How to get hired with a video resume and why it's the best way to get hired

A video resume offers a job applicant the ability to be creative, personable, and eloquent. If anything, it will presumably obtain the attention of a hiring manager as it’s both unique and refreshing. Rather than prepare a dry, bland resume, constructing a video resume makes the hiring process a whole other ball game. However, it’s imperative to stick to a few guidelines in order to ensure a successful outcome - priorities for a video resume include, but aren’t limited to, keeping it short, wearing proper attire, speaking lucidly, revealing one’s personality without going over the top, and literally setting the stage. Please read the following tips in order to prevent glaring mistakes.

1) Keep it Short

For a video resume, it should be succinct. Failure to do so may bore a hiring manager or over complicate a resume. Typically, a resume should be read in around thirty seconds, but, in the case of a video resume - if it includes a cover letter - it should be between 60-90 seconds. So, it’s crucial to time yourself, or have a friend time it so it doesn’t extend too long.

2) Wear Proper Attire

Please don’t wear crocs or JNCO jeans - a video resume is a bit different from bingo night. This is an instance whereby studying company culture is a must. This means it’s necessary to hop online and research the mission statement, company culture, and the general workplace environment. Is the company a new age tech startup? Or, is it a high-level position on Wall Street? Don’t be lazy and conduct the requisite research.

3) Enunciate, Enunciate, and Enunciate

There is nothing more frustrating for a hiring manager not being able understand the video resume presenter. It’s quite simple really: don’t speak too fast, properly pronounce words, and find an appropriate volume. You don’t want to scream, nor do you want to speak akin to a librarian. In order to ensure clarity, make sure to perform the video resume in front of a friend, and moreover, watch the video prior to submission.

4) Show Who You Are

Your personality plays an enormous part in the hiring process. Show yourself off! Now, this doesn’t mean singing a Beyonce song or performing a card trick. What it means is to show how your particular personality will ultimately benefit the said employer. Show why your personality would mesh well in the job environment - the hiring manager wants to know whether or not your personality will function in a positive manner within the parameters of the work environment. And why not show off some gregarious gestures? Smile, sit straight, and show interest!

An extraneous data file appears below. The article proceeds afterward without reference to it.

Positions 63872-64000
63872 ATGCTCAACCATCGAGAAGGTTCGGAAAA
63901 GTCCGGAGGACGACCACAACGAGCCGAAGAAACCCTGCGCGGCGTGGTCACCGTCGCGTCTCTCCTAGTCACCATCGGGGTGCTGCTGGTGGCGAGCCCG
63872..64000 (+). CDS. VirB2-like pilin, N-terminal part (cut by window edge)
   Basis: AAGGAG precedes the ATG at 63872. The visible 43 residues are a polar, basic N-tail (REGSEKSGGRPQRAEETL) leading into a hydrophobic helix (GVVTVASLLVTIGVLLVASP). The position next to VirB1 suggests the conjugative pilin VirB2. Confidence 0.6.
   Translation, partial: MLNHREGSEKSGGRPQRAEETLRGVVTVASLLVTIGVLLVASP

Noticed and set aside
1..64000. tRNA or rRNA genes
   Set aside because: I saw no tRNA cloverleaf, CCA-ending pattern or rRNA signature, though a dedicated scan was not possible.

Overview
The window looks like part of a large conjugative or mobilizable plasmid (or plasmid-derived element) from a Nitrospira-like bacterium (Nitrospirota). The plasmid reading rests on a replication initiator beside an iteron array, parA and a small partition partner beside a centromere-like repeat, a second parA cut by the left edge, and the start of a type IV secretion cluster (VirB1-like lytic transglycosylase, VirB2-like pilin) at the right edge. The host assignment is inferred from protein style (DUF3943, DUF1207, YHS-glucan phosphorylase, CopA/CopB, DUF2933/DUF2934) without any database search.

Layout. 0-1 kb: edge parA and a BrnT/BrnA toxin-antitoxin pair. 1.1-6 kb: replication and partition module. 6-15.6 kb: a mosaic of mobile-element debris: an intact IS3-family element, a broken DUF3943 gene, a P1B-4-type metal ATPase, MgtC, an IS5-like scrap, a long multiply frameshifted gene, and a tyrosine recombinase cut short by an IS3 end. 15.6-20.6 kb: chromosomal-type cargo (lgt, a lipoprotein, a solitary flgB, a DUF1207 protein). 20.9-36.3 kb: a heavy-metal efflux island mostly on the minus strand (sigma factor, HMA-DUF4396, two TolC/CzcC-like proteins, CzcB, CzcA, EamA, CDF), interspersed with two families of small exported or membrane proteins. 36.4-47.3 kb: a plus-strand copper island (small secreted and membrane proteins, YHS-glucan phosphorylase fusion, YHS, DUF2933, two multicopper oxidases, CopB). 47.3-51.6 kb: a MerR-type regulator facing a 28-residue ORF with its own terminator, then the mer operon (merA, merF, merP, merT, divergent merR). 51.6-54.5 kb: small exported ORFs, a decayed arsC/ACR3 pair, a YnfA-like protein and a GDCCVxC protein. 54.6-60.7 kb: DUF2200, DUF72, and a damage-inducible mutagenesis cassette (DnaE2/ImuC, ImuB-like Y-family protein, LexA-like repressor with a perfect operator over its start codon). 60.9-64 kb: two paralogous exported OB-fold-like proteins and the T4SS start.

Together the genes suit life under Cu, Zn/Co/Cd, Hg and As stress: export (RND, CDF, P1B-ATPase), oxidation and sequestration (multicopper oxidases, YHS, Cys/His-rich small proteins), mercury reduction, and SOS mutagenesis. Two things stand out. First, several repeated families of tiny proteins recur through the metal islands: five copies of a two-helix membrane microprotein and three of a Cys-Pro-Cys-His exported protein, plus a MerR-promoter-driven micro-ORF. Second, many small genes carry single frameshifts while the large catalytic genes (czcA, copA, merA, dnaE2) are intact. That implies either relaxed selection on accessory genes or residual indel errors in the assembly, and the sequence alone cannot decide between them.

5) Provide an Aesthetically Pleasing Background

First off, don’t sit in front of a plain white background as it’s objectively unappealing. In addition, don’t leave undesirable or questionable items in front of the camera. You wouldn't want the hiring manager to see your 5 foot mega bong right? Unless you enjoy remaining unemployed and see yourself living under a freeway overpass for life. Why not record it with some artwork in the background? Or in a respectfully decorated room? Remember to make the setting compelling.

Incidentally, a video resume separates oneself from the herd as it’s technologically sleek and engaging. Recording a respectful, clear, and mentally stimulating video is far preferable than a written resume. Most important, a video resume gives an applicant an upper hand because it shows an overall effort to impress the hiring manager. It’s much easier to construct a prototypical written resume template when compared to creating a video resume. Visual resumes require an element of creativity and an ability to be comfortable in front of a camera. Furthermore, employers, especially in the tech sector, appreciate video resumes because it demonstrates the capacity to work with computer editing and graphics. All the positives of a video resume are clear, so why not change up the routine. You surely don’t want to be caught behind the times in an age whereby yesterday has become closer to yesteryear.